For many years, the word “recycling” was most easily attached to things like old magazines, glass bottles, and aluminum cans, but today the term can be applied to much wider variety of resources, including water. Water recycling involves reusing treated wastewater for various applications where potable water isn’t required, including irrigation, industrial processes, and even toilet flushing. Though the potential resource and financial savings made possible from the use of recycled water are significant, broad availability of this resource is not yet common in all areas. In part, this is due to consumers needing to shift their mindset to be more receptive to this offering. However, another major factor is the infrastructure required to offer both potable water and recycled (non-potable) water without the risk of cross contamination.
At Metropolitan, we specialize in helping municipalities, industry, and commercial facilities solve their water movement and management challenges throughout North America. This means that when a commercial property in Durham, North Carolina approached us about helping them safely embrace recycled water, we knew right away we’d be up for the task. After all, we specialize in both water and wastewater so, with recycled water falling somewhere in the middle, it’s certainly in line with our expertise. We have assisted in many recycled water projects such as the Museum of Science & Industry, Water & Wastewater Treatment Plants and Data Centers, just to name a few.
Keep the Lines from Crossing
Because most recycled water—also referred to as reclaimed wastewater or reclaimed water—is not potable, facilities wishing to embrace this resource must have separate potable and recycle water lines and, for health reasons, it’s important that these lines remain separate. In other words, there’s no room for error. In many situations where separation is needed, a backflow preventer is all that’s required to prevent potential contamination, but sometimes additional peace of mind is helpful and, with recycled water, is often even required.
To help ensure the proper implementation of recycled water programs and the safe use of the water provided, the authority having jurisdiction (AHJ), be it the city, country, state, or otherwise, must often adhere to codes with specifications in place which require the use of air gaps to help guarantee separation. Fortunately, Metropolitan long-ago mastered the protection of potable water supplies with our Air Gap Break Tank Systems.
All of our Air Gap Break Tanks are assembled in our Romeoville, Illinois facility and can be completely customized to meet the unique demands of every project. Metropolitan’s team of engineers, designers and application specialists can help integrate the system with the latest technological and intuitive control capabilities to meet our clients’ needs. This means that, in addition to ensuring your potable water is safe, our cloud-based SCADA, MetroCloud, can help you keep tabs on everything while communicating securely between the master system and remote stations.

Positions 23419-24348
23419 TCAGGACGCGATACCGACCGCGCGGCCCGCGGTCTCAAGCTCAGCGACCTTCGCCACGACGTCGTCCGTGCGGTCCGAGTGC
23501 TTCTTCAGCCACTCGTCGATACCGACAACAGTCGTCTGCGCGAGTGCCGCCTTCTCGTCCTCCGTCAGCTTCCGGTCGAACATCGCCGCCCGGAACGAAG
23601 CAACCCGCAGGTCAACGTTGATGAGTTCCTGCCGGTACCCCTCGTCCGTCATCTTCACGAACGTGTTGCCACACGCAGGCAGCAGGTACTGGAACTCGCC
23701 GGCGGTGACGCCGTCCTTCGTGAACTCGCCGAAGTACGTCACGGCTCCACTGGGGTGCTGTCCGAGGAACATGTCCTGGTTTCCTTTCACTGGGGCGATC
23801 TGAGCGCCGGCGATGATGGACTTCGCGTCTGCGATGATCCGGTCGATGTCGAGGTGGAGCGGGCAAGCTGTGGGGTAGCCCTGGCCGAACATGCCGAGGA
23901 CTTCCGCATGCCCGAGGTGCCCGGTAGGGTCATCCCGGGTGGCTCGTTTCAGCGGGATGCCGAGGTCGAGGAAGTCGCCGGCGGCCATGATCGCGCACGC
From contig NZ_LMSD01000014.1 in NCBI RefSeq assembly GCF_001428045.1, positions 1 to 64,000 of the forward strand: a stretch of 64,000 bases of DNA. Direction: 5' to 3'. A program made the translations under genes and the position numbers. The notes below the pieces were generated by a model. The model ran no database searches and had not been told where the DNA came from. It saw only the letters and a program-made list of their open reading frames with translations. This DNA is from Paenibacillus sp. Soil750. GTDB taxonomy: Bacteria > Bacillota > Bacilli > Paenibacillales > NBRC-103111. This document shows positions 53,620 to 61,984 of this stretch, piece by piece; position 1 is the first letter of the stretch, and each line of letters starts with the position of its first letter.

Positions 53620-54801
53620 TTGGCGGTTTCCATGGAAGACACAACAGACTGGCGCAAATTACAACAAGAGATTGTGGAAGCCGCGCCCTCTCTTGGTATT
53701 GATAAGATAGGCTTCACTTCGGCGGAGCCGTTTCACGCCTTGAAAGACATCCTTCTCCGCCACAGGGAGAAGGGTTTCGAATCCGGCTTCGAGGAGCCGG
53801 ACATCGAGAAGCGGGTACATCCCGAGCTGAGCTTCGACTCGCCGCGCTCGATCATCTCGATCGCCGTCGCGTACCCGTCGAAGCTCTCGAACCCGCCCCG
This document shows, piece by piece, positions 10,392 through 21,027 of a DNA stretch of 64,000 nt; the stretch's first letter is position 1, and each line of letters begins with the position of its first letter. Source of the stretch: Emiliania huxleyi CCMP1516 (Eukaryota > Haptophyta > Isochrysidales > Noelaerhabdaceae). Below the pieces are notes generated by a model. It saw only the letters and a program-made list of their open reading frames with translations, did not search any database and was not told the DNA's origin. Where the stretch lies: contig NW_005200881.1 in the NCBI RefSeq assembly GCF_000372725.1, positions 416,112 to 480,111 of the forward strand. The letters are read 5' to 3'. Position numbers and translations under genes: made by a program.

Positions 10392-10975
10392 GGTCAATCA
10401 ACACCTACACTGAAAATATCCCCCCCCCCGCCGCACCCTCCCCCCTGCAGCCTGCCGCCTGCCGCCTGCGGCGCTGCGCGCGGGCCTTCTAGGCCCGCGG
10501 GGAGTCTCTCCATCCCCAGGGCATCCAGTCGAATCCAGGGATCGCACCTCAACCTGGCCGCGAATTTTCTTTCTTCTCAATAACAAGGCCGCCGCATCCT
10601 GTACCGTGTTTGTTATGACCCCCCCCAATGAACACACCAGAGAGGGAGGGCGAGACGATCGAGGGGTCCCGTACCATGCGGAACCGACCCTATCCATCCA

Most importantly, all of these systems prevent the direct contact between potable water and non-potable water within a building or facility by creating a physical air gap between the two lines. Though air gaps are one of simplest ways of preventing backflow, they’re also one of the most effective and we use them routinely in treatment plants, lift stations, laboratories and commercial buildings. This setup forces rising water within the tank to leave the system through overflow exits before reaching supply pipe openings and prevents cross-contamination should there be a back-siphonage or backpressure backflow.
The Reclaimed Water Landscape in Durham
Durham, North Carolina makes reclaimed water available to certain customers who meet the use requirements in an effort to reduce the use of potable water for non-potable applications. However, to help users get the most out of their reclaimed water usage and further mitigate cross-contamination risks, training is also required for those wishing to obtain a use permit.
Our commercial client met all the requirements and completed the training but needed to ensure cross-contamination would not be an issue. The multiple tank, pump, and control options available through Metropolitan meant they would be able to install the exact system they needed and the Metropolitan name meant they would also be receiving a quality product with a history of success.
As water reclamation continues to grow in popularity, we remain ready to help however we can. From pumps to air gaps and everything in between, we’re looking forward to helping protect one this planet’s most valuable resources by making reuse as safe and easy as possible.
Reclaiming the Water Supply in Commercial Buildings
Thinking about embracing recycled water? We’d love to learn more about your application and upcoming project.
Getting in touch with our custom engineered system experts is just a couple of clicks or a phone call away.